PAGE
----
Imagine a day with perfect conditions for racing. Clear skies, no precipitation, absence of wind and great course conditions with solid footing. Take the exact opposite of that and you have the 2010 Diamond Valley Lake Marathon. 3:28:01 after the start of the race, I crossed the finish line after experiencing the worst race-day weather of any of my 35 (to-date) marathons.
The forecast was for rain, and the forecast was accurate. I hid under a tent that was just to the side of the start line until the beginning of the race and I took off from there. Within the first mile, I was getting whipped by the wind and the rain was stinging as it hit me. I knew it would be a long day, but the race report would be fun to write.
About 22 of the 26 miles of this race are run on a dirt fire road. We were on that path within about 1/2 mile and it was very muddy. I was cautious early, trying to get used to footing. It was slippery in parts, my feet sunk into the mud for a fair amount and there were dozens of big puddles I had no choice but to run through.
I fell into a rhythm after a couple of miles and knew it wasn’t going to be a fast day. This was my third time running this race and I never run a quick time. The course isn’t a killer, but it’s just not quick. In perfect weather, I ran a 3:17 two years ago and a 3:24 last year. Both times, I ran the Carlsbad Marathon faster the next day, so that’s probably a good indicator that I can’t really compare a performance on this course to a regular road course. It’s not a trail run, but it’s still not ideal for a blazing time.
At about six miles in, we cross over a long road — I think it’s a dam — and there was a fierce headwind that made me feel like I was on a treadmill. I was running and running and going nowhere. I had been running 7:30 miles in the mud, but with this wind, I turned an 8:37 mile on a flat road.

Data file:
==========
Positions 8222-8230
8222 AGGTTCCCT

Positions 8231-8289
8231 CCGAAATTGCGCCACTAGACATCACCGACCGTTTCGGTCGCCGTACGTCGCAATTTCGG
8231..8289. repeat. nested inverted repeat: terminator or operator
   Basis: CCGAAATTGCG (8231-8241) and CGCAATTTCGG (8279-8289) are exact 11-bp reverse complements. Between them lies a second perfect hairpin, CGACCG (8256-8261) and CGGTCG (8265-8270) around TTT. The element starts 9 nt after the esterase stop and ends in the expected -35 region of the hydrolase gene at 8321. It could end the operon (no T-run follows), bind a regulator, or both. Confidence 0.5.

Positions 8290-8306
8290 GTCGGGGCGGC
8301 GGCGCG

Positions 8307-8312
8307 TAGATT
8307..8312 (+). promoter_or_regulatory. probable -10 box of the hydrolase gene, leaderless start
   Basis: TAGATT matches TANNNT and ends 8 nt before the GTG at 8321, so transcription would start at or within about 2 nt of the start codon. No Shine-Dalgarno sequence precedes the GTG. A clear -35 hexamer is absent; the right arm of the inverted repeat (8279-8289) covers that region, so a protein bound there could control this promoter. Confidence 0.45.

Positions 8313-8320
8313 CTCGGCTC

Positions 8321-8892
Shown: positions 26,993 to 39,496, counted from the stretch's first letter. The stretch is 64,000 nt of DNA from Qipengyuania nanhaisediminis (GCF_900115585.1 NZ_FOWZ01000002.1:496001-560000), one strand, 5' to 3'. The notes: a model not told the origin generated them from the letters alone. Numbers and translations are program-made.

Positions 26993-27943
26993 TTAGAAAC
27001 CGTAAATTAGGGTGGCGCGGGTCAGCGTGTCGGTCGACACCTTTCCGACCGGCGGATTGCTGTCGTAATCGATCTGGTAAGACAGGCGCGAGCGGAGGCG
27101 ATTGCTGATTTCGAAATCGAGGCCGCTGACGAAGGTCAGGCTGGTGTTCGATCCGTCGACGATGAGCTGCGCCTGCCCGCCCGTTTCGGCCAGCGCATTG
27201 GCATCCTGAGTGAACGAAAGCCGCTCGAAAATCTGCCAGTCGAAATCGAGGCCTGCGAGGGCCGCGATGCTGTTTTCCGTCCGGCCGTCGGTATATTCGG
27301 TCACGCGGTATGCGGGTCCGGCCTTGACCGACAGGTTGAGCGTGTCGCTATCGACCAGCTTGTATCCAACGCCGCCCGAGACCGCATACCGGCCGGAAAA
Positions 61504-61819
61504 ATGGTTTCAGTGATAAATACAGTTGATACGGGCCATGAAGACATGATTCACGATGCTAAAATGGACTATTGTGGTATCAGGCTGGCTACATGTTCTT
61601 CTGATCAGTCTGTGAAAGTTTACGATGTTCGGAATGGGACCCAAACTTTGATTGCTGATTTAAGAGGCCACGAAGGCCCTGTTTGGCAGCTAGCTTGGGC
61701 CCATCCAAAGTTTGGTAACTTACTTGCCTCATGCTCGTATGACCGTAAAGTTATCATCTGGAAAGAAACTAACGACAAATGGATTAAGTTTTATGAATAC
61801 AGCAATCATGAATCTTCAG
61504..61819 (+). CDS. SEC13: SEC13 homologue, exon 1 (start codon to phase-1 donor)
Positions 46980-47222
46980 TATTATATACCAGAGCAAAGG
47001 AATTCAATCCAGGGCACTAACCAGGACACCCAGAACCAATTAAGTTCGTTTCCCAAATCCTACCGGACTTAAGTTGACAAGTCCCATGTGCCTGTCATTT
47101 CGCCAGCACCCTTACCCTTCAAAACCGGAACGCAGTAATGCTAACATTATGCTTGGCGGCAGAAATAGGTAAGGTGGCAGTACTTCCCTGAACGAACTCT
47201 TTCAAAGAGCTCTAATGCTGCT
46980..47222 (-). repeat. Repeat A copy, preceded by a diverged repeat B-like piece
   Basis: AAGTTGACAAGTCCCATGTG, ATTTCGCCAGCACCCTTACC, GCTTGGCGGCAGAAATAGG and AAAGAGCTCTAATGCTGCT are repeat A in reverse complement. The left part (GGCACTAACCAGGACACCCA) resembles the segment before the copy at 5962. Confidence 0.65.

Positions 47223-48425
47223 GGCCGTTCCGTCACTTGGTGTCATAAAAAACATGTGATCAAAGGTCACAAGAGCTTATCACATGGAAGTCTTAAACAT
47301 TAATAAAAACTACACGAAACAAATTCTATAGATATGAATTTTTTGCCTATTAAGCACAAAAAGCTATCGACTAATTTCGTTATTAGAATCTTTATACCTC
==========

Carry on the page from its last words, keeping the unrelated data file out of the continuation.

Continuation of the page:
From there, the elements didn’t get any better. The rain was off-and-on the entire race. Sometimes it was a sprinkle, sometimes it was a heavy downpour. The course was a run around a large lake and after we got past that dam and wrapped around the lake, the wind alternated between crosswind and headwind for about 10 miles.
I hit the 1/2 in 1:41 and just hoped to match my 3:24 from last year. I knew I had no shot at a time I’d like. At about 17, it started to rain pretty hard. It was a little dark out and I started to cross over a dam on the other side of the lake. That’s when the hail started pelting me. I started thinking of Rocky IV when Rocky is training in Siberia. I was thinking that if Rocky would have been training for a marathon, this is the kind of run he would have had. It was straight-up miserable. Nothing fun about it. I went as hard as I could across that second dam, because I was afraid I was a lightning target.
My dirty legs after the race.
I made a wrong turn at about 20 that cost me about 30 seconds, but I figured out quick enough that I was back on the right track and I kept plodding through the quicksand. Well, it was just mud, but it felt like quicksand. I could feel the strain in my hamstrings, because I had to pull with more effort for each step.
I ran out of gas and faded and realized the 3:24 wasn’t going to happen. A friend of mine, Jeff Cate, caught up with me and we ran the final two miles together. He was using it as a training run, and he looked really strong. I think he’s going to run in the mid-2:50s in Los Angeles March 21, although he thinks he’s only at right around 2:59 or 3:00. We finally finished and he forced me to finish in front of him.
Me and Jeff after the race.
I went 3:28:01 and he went 3:28:02. He probably could have gone 3:27 flat if he wouldn’t have stuck with me. My time was good for fifth overall, second in my age group. When I found out the guy who won last year in 2:42 was only able to run 3:03 to repeat as champion, I felt a little better about my time.
All-in-all, an extremely difficult today. But I know it was a great workout, I really beat myself up and in about a year, I’ll look back on it fondly. No sooner than a year though!